Like many Americans, I have watched a few TV episodes of 19 and Counting (with the Duggar Family) and Counting On (the sequel following the eldest sisters). From the latter, I got to know Jinger, who became my favorite Duggar girl. She was spunky, fun, and seemed different than the rest of the sisters.
In the beginning chapter of her book, Becoming Free Indeed: My Story of Disentangling Faith from Fear, she tells of her great love for big cities: the hustle and bustle, energy, and feeling of freedom. This didn’t mean she wanted to escape from her upbringing and experience the freedom to live differently, however. When she turned 18, there was a realization that she needed a different release: disentangling herself from the Christianity thought she knew.
This was in the first chapter, and honestly, my heart sank. I didn’t want this book to be about another Gen-Z who decided that after a very conservative and strict Christian upbringing, they had to “deconstruct” their faith. This is a popular Gen-Z and younger Millennial trend where many of these young people walk entirely away from Christ. Or they lean into a progressive Christianity that is loose, easy, and not based on the Bible.
I didn’t need to worry. On page 7, she says this:
“But first, I need to make something clear: I am not deconstructing my faith. Deconstruction is a popular word in Christian circles today. It represents a movement of young people who grew up in Christian homes but in adulthood have decided that much, if not all, of what they were taught as children is not for them. They’ve abandoned their religious beliefs. They tore them down and never rebuilt any kind of faith.” This is a perfect explanation of deconstruction.
Jinger knew she did not want to deconstruct herself from the basics of the gospel. Instead, she realized that she needed to look closely at and disentangle herself from false teachings she embraced that were not part of a true faith in Christ. To live in freedom wasn’t a deconstruction from the Christian faith or a to-do list that provided a false structure to life. As her book title says, it was to disentangle faith from fear. After she turned 18 and had conversations with her sister Jessa and Jessa’s fiancé Ben, she began to rethink what she thought she knew about faith. Later, in Bible study with her future husband, Jeremy, she learned more about what she was missing. At the time of her writing, it had been eight years since she started unthreading her faith and identifying the teachings which caused her to fear and live in bondage.
This book isn’t a tell-all. Instead, Jinger explains that her disentanglement from the “Bible” teachings of Bill Gothard.
As a teenager in the 1980s, I heard of Bill Gothard as a well-known Bible teacher. Reading Jinger’s explanation of how Gothard’s teachings were integrated into their family life, I realized that these same philosophies were integrated into my upbringing too. And they aren’t biblical.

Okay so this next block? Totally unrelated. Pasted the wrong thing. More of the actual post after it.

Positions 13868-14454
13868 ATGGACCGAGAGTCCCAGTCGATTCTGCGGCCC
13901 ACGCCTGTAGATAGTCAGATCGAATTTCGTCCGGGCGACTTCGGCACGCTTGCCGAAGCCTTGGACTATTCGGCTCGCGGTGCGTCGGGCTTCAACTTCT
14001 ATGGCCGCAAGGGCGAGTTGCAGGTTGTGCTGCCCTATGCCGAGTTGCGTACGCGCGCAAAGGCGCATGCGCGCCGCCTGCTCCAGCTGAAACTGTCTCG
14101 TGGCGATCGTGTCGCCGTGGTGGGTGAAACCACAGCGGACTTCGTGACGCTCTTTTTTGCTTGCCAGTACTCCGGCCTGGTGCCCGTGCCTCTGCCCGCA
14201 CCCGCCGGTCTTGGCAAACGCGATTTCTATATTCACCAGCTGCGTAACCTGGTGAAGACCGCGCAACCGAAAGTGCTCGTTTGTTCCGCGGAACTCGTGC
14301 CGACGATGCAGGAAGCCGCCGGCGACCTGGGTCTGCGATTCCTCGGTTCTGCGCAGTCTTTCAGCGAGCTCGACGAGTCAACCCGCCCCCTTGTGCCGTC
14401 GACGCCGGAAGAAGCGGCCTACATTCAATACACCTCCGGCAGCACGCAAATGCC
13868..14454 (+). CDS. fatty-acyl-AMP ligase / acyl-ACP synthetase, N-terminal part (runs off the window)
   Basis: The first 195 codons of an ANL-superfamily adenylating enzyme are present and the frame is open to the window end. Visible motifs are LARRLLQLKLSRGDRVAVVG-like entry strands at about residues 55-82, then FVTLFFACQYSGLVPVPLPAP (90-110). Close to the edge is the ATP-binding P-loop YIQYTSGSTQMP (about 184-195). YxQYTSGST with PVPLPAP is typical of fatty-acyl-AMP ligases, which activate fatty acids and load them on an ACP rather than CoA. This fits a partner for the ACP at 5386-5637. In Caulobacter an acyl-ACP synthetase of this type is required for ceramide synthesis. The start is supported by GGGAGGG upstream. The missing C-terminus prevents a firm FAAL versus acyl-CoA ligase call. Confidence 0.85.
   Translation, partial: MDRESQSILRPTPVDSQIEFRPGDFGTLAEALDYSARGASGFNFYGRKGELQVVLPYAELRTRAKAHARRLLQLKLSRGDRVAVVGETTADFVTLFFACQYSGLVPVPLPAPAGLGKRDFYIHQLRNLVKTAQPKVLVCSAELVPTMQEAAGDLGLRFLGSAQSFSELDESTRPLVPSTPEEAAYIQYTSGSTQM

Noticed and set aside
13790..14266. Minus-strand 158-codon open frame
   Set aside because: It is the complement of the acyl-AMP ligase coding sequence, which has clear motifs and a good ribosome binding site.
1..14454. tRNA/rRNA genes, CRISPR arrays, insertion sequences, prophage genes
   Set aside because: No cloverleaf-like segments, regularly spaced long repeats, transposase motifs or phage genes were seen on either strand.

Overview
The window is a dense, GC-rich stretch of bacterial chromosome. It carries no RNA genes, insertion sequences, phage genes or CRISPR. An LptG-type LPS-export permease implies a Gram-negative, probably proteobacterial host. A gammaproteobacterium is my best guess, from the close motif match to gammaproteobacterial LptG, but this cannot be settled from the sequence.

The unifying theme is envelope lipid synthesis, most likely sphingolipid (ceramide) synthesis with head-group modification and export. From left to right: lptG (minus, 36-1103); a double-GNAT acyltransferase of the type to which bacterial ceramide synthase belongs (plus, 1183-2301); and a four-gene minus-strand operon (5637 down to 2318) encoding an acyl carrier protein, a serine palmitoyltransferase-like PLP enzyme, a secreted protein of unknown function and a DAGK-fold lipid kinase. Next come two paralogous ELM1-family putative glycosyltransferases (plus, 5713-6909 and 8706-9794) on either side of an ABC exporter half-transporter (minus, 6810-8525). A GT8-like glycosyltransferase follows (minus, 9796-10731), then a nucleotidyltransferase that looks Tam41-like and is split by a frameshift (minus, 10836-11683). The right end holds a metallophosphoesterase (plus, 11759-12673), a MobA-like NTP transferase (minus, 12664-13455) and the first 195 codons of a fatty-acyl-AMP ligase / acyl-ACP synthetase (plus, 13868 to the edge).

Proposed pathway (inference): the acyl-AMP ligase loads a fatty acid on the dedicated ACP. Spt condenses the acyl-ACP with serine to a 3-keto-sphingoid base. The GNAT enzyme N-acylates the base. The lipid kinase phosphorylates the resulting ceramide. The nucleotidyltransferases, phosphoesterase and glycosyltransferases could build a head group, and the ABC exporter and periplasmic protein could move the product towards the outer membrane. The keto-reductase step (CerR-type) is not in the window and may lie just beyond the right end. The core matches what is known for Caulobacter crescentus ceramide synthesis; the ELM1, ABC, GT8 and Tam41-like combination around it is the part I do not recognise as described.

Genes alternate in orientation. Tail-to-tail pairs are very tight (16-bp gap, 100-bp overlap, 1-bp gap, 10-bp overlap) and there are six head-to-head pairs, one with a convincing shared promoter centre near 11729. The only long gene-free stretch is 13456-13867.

Bill Gothard was the Christians’ answer to the degradation and revolutions of the 1960s. His Basic Life Principles, taught to large conference audiences, brought security to those who believed in the Bible and saw this as a scary, uncertain time. Following his seven principles in full would guarantee a victorious Christian life. If not, then there would be chastisement and suffering from the Lord. He gave strong designs on marriage and family, which resulted in many large families like the Duggars. Ironically, Gothard was never married or had children himself.
Jinger explains Gothard’s seven principles in the book and how she tried to live up to each of these ambitious standards as a teenager. These “principles” did not create a deeper love for the Lord but were a works-based faith. Jinger uses Scripture as the lens to prove Gothard’s principles were unbiblical, false teachings, causing fear and superstition.
Although I am much older than Jinger, after reading about these Gothard principles, I realized how many of these teachings were a part of my life growing up. In the late 1970s and early 1980s, they were quietly present in my church and Christian high school. Instead of sharing God’s grace, Gothard’s rule-following concepts seemed to have bled over into Baptist and Bible churches and other areas of Christianity. It was legalism – and it was something that I also had to disentangle from.
This book is good reading for any believer, especially those surviving church hurt, and for Gen-Z and younger Millennials. Becoming Free Indeed successfully communicates that spiritual freedom is not by deconstructing our faith. Instead, it is doing the work to disentangle and rebuild that we will find the genuine faith we are meant to have.
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